13 European directors explore the theme of Sarajevo and what this city represents in European history over the past hundred years, and what Sarajevo incarnates today in Europe. From different generations and origins, these eminent filmmakers offer many singular styles and visions. François Schuiten, famous Belgian comic book artist (Cities of the Fantastic) imagined animated cartoon links in between these films, a metaphoric transposition in his graphically luxuriant world of the emblematic bridges of the city of Sarajevo. Read More »
A woman, a child, a man and another child, the noise of bombs falling and of planes passing by, in a urban landscape destroyed by war.
A man dies before he had time to write on the back of La liberté guidant le peuple de Delacroix: that could be the plot, just the enigma consisting of a missing word. A question opened before death, resolved by a child, the shadow and spirit of Gavroche. Read More »
Cinematic visionary and provocateur Jean-Luc Godard offers a typically challenging look at his favorite creative medium in the wake of the 20th Century in this ambitious blend of film, video, and collage. Moments Choisis des Histoire(s) du Cinema serves as both a history and critical examination of the cinema in the form of a collection of “chosen moments” from films that may or may not exist. It also offers a self-reflexive analysis of the filmmaker’s own life and work. Moments Choisis des Histoire(s) du Cinema received its American premier in a special screening at New York City’s Museum of Modern Art. ~ Mark Deming, Rovi Read More »
During the Algerian War, Bruno Forestier lives in Geneva to escape the enlistment in France. Working for French intelligence, he is ordered to kill Palivoda, who is pro-FLN (National Liberation Front of Algeria), to prove he is not a double agent. Refusal and hesitation keep him from carrying out the assassination.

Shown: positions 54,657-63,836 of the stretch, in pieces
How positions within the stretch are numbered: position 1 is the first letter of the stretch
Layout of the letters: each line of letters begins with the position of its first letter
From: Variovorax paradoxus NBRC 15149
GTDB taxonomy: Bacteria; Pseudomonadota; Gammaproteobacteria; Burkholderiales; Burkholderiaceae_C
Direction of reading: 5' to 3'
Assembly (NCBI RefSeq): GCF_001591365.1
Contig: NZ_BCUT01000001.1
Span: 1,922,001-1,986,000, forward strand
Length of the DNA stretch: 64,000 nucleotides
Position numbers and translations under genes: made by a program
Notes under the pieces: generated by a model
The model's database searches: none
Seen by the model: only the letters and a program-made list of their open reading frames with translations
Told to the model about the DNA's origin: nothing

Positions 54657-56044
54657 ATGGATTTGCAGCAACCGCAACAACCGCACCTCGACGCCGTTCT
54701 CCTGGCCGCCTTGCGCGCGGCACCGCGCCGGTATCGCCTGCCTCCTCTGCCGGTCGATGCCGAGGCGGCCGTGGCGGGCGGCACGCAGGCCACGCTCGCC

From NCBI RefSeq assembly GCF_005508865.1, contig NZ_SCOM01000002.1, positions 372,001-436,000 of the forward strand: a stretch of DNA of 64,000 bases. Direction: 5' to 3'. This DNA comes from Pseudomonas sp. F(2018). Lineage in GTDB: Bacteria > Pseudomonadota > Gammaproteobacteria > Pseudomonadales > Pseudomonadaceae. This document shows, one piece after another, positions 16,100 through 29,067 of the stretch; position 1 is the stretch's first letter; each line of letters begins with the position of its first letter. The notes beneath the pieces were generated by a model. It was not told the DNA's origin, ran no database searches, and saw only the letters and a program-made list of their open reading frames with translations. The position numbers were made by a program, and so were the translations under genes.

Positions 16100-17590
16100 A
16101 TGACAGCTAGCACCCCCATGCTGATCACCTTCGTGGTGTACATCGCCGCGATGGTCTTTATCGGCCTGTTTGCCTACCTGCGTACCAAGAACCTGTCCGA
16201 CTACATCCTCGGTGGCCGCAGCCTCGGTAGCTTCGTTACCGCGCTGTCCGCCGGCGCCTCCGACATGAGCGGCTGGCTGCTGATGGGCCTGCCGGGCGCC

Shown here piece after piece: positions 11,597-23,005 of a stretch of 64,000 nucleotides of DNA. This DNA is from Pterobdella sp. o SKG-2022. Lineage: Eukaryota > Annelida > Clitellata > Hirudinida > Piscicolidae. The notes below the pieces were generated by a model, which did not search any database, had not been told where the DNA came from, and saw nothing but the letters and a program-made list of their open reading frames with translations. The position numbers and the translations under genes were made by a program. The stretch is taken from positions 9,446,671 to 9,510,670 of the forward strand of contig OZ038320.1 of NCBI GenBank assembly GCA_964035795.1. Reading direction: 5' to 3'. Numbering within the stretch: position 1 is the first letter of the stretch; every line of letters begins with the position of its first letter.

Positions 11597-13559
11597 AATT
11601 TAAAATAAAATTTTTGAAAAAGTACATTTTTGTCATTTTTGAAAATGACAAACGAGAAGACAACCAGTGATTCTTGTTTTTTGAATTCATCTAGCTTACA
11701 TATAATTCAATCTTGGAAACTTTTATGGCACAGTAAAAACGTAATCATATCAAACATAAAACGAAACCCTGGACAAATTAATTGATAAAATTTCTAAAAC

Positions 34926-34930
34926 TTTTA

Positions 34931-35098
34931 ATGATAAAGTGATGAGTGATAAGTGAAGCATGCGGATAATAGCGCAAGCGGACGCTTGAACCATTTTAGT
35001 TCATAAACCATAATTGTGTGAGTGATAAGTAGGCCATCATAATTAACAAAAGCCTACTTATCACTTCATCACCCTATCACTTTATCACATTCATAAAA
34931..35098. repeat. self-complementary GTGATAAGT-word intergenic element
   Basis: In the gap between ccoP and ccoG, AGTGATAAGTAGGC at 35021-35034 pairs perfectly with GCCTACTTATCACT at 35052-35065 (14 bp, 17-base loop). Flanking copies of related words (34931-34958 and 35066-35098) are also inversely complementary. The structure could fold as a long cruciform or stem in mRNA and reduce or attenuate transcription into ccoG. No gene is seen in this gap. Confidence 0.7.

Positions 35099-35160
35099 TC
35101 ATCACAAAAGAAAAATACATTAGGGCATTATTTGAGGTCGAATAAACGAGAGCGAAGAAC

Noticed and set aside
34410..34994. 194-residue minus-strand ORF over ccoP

Meanwhile, he meets and falls in love with Véronica Dreyer, who helped the FLN. Bruno plans to leave with her for Brazil, but is captured and tortured by Algerian revolutionaries.
He escapes, and agrees to kill Palivoda for the French in exchange for passage to Brazil for himself and Veronica. However, the French discover Veronica’s ties to the FLN, and torture her to death. (Wikipedia) Read More »
Do you still remember how, long ago, we trained our thoughts? Most often we’d start from a dream. We wondered how, in total darkness, colours of such intensity could emerge within us. In a soft, low voice. Saying great things. Surprising, deep and accurate matters. Image and words. Like a bad dream written on a stormy night. Under western eyes. The lost paradises. War is here. Read More »
By 1993, cinema had become a language unto itself; it was a language that was made up of not only words, but also sounds and images. As cinema history continues, the language has expanded time after time due to the talents and experiments of master filmmakers such as Jean-Luc Godard. All throughout his vast, decade spanning career, Godard has made film upon film, and with each decade of Godard that passes by, the more radical his style becomes. If ever there was a filmmaker that I could say took the cinematic language to Joycean heights, that filmmaker is, without question, Godard. With “Oh, Woe Is Me”, Godard practically makes the cinematic equivalent of James Joyce’s “Finnegans Wake” by crafting a masterpiece that works as a perplexing jigsaw puzzle, one injected with all kinds of clever jokes as well as sections of poetic beauty. (From IMDb) Read More »
Godard’s strangest movie, based on a political play and nurtured along as a project by Rossellini. Two moronic thugs (with ironically ‘classical’ names) join up as soldiers and pillage the world in a global war; they return home to their equally moronic wives and display their spoils. Godard juxtaposes their mindless exploits with extensive archive footage of warfare. His presentation of the sheer idiocy of war admits moments of grotesque humour (one of the soldiers sees his first-ever movie and tries to enter the screen), but it’s mostly a cold and pitiless vision. Perhaps the most usefully extreme film of its kind ever made Read More »